A few years back, Rich had reached out to our home improvement company for a quote on LeafGuard® Brand Gutters. Delighted by the fact that they were guaranteed to be clog-free and had earned the Good Housekeeping Seal of approval, he gave us the green light to install them on our home.
Last winter, as temperatures began to drop, Rich noticed that the overall level of comfort and energy efficiency in his 1960’s era home was lacking. He even questioned if this was causing his utility bills to be higher than necessary. Having been pleased with the caliber of service our experts had offered on his last project, he again turned to Lindus Construction for assistance.
Upon inspection, we noticed that there were multiple opportunities to create a more energy efficient space within Rich’s home and we offered the following solutions.
The creation of a new attic access portal from the attached garage gable. Doing so allowed the preexisting interior attic access in a hallway closet could be sealed shut, which was advantageous from an energy efficiency standpoint.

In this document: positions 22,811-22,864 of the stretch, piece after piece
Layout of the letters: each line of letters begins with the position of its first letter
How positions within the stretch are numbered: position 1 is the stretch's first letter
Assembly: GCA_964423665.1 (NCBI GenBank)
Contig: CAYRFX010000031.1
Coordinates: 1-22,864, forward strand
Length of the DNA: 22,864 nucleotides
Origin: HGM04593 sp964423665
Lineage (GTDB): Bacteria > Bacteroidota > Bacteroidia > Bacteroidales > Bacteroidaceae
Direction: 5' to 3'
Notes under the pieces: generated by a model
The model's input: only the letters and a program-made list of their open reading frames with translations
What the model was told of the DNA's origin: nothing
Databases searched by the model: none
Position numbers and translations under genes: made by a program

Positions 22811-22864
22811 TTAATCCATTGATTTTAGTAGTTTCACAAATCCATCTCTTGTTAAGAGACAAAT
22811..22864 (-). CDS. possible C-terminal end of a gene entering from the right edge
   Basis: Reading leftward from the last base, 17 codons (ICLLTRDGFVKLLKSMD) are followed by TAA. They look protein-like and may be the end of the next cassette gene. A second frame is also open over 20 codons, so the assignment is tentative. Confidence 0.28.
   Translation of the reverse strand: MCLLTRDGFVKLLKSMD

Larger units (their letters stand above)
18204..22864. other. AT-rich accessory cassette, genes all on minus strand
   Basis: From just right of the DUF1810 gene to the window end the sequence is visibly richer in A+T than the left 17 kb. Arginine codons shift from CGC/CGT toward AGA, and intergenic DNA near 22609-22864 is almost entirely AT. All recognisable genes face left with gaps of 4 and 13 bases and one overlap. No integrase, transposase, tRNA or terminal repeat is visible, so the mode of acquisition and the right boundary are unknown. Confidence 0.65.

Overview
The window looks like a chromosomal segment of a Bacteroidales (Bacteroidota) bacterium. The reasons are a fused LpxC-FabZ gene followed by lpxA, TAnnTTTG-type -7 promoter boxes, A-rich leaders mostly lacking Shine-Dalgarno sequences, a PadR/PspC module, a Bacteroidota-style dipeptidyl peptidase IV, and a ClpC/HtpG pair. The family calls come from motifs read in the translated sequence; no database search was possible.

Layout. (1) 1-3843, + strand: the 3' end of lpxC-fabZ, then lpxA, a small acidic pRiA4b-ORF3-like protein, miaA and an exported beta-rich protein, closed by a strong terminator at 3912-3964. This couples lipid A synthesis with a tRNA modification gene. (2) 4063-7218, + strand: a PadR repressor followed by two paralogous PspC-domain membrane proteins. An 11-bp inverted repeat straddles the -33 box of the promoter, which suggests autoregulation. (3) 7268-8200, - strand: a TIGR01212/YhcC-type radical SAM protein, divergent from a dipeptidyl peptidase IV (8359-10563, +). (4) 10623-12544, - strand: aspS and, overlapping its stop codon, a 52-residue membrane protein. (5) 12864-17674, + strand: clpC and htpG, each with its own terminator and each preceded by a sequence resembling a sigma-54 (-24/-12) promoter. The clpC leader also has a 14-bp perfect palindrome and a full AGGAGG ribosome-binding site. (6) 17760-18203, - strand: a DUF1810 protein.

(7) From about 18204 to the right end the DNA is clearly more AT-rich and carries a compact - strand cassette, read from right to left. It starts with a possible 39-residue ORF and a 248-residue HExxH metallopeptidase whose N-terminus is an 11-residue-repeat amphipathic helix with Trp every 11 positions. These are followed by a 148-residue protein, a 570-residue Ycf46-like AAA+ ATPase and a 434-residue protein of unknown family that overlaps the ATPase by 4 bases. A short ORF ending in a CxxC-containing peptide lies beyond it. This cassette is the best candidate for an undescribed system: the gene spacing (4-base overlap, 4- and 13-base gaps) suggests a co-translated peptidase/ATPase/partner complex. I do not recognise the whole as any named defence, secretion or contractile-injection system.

To increase attic venting and air flow, two additional turtle vents were added to the roof. Turtle vents have a box-like appearance and are placed as close to the ridge of the roof as possible. The vents reduce the risk of attic moisture developing from condensation.
While many contractors are willing to simply add more insulation in order to increase a home’s R-value, we explained to Rich that doing so would not alleviate the concerns of ice dams. Our recommendation was the vacuum removal of all preexisting insulation. This approach allowed us to add spray foam insulation to all attic perforations and wall plates to prevent warm interior air from finding its way into the attic. Around the chimney, we applied heat-resistant silicone to prevent heat loss.
After this had been completed, new attic chutes were installed. An attic chute is a small-scale baffle that plays a critical role in eliminating warm air from the attic and introduces fresh air. They also work to keep soffits clog-free.
The final step of the two-day process was the blowing in of cellulose insulation. This type of insulation nestles itself into hollow attic cavities and acts as a fire and insect barrier. The amount of insulation used, brought the attic space up to R-50. This will create a more comfortable, energy efficient home, dramatically lowering the concern of ice dams.
After his project had been completed, Rich sent the following words of gratitude to his project manager, “Thanks to you, Lindus, and all involved for a job well done!”
See the Energy Efficiency Experts of Lindus Construction in Action: